I saw a former soldier cry when a volunteer made a rubbing of his friend’s name, or maybe it was his brother’s, and a man shake with sorrow as he ran his fingers over the engraved letters.

I didn’t lose anyone in this war, but just seeing all the dead listed and the tears around me,  I couldn’t help but feel some of the pain of those who did.

At the end of the day, I was left with this thought, etched on a stone near the Korean Veterans Memorial. FREEDOM IS NOT FREE.

Freedom Is Not Free

FREEDOM IS NOT FREE

 

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MY COMPULSION

My compulsion is to write. I can’t not write.

The Merriam-Webster dictionary defines compulsion as a :  an act of compelling :  the state of being compelled b :  a force that compels and 2 :  an irresistible persistent impulse to perform an act (as excessive hand washing); also :  the act itself  In other words, an obsession.

What got me thinking about Herb and Dorothycompulsion in general was a documentary I saw the other day called Herb & Dorothy.

The Vogels were a New York city couple with a modest income—he a postal clerk, she a librarian—who managed to amass an extraordinary collection of minimalist and conceptual art in the post 60s. They amassed it through their compulsion to buy. During their off-work hours, they would prowl Soho and any other place a struggling artist hung out and buy up to six or seven pieces at a time. They couldn’t not buy a painting by a budding and promising artist.

What was also striking about their acquisitions was the fact that they had little room to display them in their tiny apartment. Art work hung on every wall, and when space ran out there, they hung the canvases on their ceiling or jammed them into every conceivable corner, including under their bed. They became both collectors and hoarders.

They also had no idea how much their art collection was worth. It was never about the money. It was about what they felt compelled to do. It was their bliss. Mind you, they had an eye for talent, and they used it to bolster the egos of the artists who struggled to make ends meet. It was a win-win relationship.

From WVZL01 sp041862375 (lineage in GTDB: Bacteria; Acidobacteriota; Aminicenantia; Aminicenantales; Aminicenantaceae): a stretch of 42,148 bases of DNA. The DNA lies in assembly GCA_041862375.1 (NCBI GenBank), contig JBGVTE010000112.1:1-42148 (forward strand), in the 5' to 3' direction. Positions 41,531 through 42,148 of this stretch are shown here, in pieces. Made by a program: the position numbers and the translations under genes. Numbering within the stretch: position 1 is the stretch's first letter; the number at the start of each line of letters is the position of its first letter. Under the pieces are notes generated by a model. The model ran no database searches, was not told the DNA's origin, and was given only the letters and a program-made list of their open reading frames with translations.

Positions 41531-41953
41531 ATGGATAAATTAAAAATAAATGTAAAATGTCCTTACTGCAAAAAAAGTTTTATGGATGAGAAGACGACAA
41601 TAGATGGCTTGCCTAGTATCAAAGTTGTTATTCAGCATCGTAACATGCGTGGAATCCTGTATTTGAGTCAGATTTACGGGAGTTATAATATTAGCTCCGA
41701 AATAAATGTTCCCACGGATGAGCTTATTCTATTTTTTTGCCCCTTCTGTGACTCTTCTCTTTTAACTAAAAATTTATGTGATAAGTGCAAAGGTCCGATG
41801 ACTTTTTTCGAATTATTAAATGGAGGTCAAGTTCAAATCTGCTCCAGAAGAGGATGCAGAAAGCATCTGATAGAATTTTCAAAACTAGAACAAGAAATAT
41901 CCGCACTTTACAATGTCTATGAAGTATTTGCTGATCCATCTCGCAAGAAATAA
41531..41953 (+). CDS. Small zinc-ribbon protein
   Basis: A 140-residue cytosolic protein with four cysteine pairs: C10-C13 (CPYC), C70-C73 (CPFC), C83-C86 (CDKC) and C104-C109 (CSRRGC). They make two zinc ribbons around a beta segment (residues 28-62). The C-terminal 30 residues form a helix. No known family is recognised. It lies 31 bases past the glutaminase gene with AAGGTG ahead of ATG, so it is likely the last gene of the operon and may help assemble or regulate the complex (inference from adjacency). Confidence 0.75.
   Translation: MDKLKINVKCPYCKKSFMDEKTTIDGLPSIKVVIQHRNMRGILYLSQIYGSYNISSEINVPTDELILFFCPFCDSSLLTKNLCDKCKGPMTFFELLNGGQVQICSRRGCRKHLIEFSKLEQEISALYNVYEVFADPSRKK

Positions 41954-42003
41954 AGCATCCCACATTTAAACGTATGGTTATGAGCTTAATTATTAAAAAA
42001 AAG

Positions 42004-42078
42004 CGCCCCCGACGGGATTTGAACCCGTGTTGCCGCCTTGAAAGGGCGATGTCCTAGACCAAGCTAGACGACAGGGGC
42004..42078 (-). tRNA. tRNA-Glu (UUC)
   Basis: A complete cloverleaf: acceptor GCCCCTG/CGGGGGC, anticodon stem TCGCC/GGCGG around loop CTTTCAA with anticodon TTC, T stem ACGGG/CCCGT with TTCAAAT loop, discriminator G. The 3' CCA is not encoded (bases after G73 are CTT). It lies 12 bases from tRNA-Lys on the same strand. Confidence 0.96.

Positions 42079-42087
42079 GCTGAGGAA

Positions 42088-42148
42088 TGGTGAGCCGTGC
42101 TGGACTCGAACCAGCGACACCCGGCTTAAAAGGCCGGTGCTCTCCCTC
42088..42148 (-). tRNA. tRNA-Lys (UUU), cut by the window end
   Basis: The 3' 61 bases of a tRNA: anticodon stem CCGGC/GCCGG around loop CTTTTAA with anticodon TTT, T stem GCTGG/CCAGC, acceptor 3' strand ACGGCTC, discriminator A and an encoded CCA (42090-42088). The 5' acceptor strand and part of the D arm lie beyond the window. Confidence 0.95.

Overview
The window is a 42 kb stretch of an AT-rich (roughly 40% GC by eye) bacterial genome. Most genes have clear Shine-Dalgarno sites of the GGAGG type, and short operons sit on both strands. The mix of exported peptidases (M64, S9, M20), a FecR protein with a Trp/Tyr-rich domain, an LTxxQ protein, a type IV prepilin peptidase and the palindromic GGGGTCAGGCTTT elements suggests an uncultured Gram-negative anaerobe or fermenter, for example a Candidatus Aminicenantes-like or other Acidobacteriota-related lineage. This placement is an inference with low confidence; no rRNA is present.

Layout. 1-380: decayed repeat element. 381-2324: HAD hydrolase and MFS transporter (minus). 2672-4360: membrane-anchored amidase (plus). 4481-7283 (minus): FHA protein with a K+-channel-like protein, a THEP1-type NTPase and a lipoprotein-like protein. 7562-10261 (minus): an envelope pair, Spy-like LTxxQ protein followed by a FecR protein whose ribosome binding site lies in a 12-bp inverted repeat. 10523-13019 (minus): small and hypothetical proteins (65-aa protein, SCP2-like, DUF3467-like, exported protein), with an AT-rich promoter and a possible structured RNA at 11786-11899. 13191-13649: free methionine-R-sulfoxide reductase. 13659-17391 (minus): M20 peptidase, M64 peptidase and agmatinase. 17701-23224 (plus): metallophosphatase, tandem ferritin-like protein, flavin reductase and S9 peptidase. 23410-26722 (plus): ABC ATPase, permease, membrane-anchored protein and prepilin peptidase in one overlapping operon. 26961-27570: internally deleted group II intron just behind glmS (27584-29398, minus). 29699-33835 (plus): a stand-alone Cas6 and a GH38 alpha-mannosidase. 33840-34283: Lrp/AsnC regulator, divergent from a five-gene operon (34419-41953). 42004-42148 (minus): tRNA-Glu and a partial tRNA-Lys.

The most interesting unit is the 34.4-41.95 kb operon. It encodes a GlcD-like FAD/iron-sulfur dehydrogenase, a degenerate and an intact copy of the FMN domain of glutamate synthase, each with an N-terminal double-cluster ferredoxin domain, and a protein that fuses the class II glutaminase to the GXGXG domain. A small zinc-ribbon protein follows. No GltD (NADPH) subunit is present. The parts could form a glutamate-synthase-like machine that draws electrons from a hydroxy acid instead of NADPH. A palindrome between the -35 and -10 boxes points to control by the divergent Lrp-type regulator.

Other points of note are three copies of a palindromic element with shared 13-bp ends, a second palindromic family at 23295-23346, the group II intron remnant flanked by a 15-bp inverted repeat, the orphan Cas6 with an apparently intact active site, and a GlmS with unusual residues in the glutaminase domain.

At the end of their lives, when Herb and Dorothy’s energy had petered out, and Herb had to hobble from one artist’s studio to another hunched over with a cane for support, they gave their entire collection to the National Gallery of Art in Washington, D.C. It took several block-long moving trucks to empty their apartment. It was a puzzle to all how they’d managed to cram what they had collected into that tiny space.

Their compulsion reminded me of my own, my need to write. Mine wasn’t always like that. As a child growing up with immigrant parents, one of whom was illiterate, I would never have dreamt of becoming a writer. Though an honors student, the subjects of language and literature were a challenge. As I look back, I think it was a matter of confidence that I didn’t pursue writing at that time. But once I hit my 20s, I began jotting notes here and there, trying out a short story or a newspaper article, and entering an essay contest in a major fashion magazine, for which I won an honorable mention. I proceeded to buy journals which I filled right to the margins. But though I scribbled every chance I got, writing took a backseat while our children were growing up. It didn’t put food on the table.

I admit to being driven to write. The first thing I do now when I get up is put the coffee on and hit my computer. I find, that if I don’t create something new, there is something missing in my life. It’s like I need that jolt of new words on a page to settle me, much like a drug addict who needs a fix to calm his spirits.

Yes, writing is an obsession of mine, but it’s a positive addiction, much like running, that gives you a natural high. It doesn’t hurt anyone and brings me a sense of accomplishment, and in that, there is much satisfaction. I also sleep better when I’ve used my imagination to take me to a place I haven’t gone before. And for that reason, I have no intention of breaking, what for me, has become a delicious habit.

How about you? Are you compelled to do something? Some compulsion you wouldn’t mind sharing? I’d love to hear your comments.